She also asked them to be mindful of these connections when they talked with their representatives on Capitol Hill the last afternoon of the Jan. 28-31 gathering.
Chappell said it "is not a coincidence" that thousands of people "held hostage at our southern border," those seeking asylum, and those being trafficked for sexual and economic purposes are all "from communities of color." The "staggering disproportionate number of Black and brown human beings incarcerated in this country," she said, also "is not a coincidence."
"Victims of infrastructure failures are found in poor white, brown and Black communities," she said.
She pointed to water system failures: in 2014, drinking water in the city of Flint, Michigan, was found to be contaminated, exposing tens of thousands of residents to dangerous levels of lead and bacteria. It took two years or more to address, and it is still not totally resolved.
In August 2022, a major water treatment plant in Jackson, Mississippi, failed due to flooding of a nearby river but the plant was years overdue for major repairs. As a result, 180,000 residents had no running water for days, and according to a Jan. 30 FOX News report, repairs could take 10 years and drinking water availability might be intermittent. In September 2022, Baltimore became the latest major city to experience a water crisis involving contamination in the water supply.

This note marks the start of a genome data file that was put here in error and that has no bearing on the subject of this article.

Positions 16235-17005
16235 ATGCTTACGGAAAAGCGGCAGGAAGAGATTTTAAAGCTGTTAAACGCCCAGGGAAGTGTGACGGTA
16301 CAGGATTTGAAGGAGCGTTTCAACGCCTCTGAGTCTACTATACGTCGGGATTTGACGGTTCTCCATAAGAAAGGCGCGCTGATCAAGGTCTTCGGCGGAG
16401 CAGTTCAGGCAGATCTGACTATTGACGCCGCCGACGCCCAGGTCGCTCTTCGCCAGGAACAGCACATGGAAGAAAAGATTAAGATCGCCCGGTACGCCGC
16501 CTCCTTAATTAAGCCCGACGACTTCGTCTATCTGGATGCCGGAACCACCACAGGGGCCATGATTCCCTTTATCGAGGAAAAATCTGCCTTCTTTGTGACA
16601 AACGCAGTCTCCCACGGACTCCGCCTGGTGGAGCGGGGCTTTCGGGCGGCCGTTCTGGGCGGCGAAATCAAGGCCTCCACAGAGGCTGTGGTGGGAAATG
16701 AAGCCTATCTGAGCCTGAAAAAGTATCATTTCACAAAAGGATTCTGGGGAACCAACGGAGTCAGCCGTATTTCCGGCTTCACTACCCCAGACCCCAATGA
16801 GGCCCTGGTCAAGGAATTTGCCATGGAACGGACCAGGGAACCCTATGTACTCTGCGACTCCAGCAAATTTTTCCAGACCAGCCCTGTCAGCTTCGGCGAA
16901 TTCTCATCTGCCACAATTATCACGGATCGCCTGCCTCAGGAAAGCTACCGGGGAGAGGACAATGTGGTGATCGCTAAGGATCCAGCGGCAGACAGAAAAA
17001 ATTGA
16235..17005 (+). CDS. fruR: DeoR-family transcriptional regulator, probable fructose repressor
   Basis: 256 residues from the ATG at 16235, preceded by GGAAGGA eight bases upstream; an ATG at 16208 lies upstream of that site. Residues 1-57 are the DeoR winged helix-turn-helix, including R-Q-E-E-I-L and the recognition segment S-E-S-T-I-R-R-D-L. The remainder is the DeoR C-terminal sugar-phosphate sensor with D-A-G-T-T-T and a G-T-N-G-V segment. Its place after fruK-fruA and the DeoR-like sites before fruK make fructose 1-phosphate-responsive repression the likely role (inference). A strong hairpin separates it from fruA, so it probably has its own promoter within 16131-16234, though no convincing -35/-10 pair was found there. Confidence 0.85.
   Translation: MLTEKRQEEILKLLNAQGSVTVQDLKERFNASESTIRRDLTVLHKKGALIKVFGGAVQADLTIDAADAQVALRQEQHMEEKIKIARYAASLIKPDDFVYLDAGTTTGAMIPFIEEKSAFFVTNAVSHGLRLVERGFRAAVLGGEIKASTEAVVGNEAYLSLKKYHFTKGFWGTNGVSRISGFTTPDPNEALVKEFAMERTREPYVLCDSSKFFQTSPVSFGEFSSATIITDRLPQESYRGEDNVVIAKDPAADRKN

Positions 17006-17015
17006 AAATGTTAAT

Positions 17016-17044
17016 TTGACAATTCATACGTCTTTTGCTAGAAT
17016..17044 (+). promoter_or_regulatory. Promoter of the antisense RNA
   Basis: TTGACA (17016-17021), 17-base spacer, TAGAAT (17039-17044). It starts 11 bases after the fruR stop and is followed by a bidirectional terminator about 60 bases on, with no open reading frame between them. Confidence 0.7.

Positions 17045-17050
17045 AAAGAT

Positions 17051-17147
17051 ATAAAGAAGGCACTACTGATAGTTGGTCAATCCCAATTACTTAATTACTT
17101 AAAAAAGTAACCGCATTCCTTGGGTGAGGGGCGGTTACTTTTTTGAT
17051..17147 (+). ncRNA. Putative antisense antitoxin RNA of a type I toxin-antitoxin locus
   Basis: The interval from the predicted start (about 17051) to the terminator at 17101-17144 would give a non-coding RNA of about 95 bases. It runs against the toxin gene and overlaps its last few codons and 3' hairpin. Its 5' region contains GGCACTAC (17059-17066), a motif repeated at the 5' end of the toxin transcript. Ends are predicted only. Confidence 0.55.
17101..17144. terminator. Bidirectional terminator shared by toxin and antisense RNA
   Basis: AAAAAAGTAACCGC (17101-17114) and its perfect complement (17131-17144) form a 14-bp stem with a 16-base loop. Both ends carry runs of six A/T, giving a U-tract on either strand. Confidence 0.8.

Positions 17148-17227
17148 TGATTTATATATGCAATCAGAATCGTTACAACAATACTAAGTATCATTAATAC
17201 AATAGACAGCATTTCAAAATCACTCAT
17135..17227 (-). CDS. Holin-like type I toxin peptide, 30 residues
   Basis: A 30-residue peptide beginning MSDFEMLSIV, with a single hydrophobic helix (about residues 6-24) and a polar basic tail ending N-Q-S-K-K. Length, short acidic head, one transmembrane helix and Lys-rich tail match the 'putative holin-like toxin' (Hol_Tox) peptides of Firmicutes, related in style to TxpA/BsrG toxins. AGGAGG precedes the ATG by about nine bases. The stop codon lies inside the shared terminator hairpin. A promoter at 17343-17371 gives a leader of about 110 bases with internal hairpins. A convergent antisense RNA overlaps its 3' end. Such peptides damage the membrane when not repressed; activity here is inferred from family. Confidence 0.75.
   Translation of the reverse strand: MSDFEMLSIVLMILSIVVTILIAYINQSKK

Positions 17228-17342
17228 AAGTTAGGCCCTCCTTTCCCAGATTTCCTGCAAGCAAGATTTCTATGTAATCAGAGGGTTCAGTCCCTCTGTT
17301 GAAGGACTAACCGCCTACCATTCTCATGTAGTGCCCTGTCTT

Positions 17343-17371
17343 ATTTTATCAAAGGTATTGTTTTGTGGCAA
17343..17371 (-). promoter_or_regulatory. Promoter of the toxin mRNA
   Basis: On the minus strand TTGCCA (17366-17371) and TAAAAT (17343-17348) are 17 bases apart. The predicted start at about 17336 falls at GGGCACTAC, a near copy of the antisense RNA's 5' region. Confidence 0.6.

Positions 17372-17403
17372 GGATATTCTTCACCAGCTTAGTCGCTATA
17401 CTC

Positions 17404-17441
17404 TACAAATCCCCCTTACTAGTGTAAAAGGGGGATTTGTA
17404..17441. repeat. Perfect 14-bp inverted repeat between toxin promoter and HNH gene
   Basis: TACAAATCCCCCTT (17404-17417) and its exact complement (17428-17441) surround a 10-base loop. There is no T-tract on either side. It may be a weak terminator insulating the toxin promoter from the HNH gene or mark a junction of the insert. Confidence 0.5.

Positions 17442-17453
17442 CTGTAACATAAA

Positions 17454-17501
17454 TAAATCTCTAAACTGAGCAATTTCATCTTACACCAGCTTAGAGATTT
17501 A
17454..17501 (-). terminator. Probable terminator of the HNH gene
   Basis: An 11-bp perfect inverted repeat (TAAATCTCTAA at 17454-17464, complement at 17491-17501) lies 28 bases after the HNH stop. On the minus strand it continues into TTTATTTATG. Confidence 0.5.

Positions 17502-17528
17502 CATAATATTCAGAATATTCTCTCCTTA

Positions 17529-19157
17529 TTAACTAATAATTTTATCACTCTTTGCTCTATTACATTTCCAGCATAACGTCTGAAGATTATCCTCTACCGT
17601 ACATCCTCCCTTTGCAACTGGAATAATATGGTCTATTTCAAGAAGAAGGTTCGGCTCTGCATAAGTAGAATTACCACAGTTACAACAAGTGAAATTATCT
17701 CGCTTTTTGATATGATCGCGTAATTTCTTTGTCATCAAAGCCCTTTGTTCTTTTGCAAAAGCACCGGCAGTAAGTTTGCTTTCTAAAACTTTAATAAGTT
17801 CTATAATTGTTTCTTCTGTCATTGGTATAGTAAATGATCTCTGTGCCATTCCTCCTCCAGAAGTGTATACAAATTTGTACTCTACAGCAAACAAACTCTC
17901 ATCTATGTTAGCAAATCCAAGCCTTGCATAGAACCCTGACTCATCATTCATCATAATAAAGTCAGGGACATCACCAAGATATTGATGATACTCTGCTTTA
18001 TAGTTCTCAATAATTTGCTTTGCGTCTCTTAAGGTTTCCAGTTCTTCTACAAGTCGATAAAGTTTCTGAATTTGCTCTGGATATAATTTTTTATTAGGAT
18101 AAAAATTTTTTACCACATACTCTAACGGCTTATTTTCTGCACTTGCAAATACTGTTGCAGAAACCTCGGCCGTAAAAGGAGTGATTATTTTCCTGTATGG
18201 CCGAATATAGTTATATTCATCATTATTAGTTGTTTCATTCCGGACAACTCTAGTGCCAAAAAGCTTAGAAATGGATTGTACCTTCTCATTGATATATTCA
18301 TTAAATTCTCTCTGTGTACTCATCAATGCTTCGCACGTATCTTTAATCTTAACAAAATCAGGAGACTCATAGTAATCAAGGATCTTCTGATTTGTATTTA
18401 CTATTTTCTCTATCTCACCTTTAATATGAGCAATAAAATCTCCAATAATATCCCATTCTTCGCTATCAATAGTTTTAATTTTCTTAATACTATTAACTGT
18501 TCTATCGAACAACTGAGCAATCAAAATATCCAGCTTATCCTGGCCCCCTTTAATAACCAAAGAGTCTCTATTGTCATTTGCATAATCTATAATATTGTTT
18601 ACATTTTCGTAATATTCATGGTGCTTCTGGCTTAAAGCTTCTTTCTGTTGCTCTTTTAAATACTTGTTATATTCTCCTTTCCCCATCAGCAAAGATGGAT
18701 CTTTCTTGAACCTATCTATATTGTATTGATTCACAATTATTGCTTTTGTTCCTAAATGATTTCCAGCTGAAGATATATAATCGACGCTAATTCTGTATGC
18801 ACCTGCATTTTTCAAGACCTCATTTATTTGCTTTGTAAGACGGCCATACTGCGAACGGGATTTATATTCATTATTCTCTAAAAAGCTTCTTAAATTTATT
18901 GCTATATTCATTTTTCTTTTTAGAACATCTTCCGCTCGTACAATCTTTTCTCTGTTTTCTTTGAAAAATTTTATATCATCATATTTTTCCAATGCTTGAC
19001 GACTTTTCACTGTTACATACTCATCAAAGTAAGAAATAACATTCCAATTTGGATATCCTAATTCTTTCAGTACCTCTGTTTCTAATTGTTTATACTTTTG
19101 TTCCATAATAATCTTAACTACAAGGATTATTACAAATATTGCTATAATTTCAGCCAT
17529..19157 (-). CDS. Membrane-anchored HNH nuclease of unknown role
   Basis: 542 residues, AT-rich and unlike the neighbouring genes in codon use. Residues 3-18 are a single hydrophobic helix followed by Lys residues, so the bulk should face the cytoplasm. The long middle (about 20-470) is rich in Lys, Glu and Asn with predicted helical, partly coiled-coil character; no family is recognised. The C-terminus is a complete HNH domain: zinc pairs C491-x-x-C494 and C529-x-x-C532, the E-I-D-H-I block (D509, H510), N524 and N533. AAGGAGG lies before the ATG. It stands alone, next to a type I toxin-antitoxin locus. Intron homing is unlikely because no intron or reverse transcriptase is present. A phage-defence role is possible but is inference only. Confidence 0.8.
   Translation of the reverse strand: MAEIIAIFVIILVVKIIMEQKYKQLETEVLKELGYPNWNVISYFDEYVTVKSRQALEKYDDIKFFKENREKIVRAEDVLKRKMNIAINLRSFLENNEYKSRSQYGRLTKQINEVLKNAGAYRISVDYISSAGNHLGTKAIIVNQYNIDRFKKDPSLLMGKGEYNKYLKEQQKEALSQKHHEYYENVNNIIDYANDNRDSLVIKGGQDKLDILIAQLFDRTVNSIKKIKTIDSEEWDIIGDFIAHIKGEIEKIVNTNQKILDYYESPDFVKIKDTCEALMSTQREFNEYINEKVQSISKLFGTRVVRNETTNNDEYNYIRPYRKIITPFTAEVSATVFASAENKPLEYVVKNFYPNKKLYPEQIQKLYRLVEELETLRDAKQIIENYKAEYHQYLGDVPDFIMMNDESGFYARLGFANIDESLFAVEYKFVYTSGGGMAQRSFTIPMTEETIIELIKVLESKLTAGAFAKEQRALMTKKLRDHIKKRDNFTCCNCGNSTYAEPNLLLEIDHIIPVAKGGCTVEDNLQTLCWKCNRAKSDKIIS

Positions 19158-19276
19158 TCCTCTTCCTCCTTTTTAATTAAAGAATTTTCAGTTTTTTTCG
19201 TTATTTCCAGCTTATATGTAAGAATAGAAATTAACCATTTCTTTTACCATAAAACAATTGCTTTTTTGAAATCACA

"White supremacy is embedded in our country -- and our church. Segregation and exclusion are a real part of our religious tradition," Chappell said, noting that at one time Catholic schools would not enroll children of color, and Catholic churches often made Black Americans sit at the back of church and go to the end of the line to receive Holy Communion.
"The church was among the largest slaveholders," she added.
In recent years, Catholic institutions have begun to address their role in slavery and the legacies of enslavement and segregation, like Jesuit-run Georgetown University in Washington with its reparations and reconciliation program for descendants of Black men and women enslaved by the Jesuits.
"We have been called to do the work of justice and peace in our own moment in history," Chappell said.
"Who said we have to do all of this? Jesus," she continued. "Jesus said, 'I came so that all may have life and have it in abundance.' Emphasis on that 'all people' may have life and abundance -- not just the wealthy, not just a few, not just white folks, but all of us."
The principles of Catholic social teaching were laid out in 1891, she noted, referring to Pope Leo XIII's 1891 encyclical "Rerum Novarum" ("On Capital and Labor"), which is considered the church's breakthrough model on social teaching.
"It says regardless of race, sex, age, national origin, sexual orientation, religion, employment or economic status -- all are worthy of respect. Even those brothers and sisters we may feel are offensive -- they are worthy of respect," she said.
Yet, she said, it seems few Catholics seem to know about this Catholic social teaching; and, she added, it is rarely preached from the pulpit.
The challenges for social justice work may seem daunting, Chappell said, but "we must do what we can."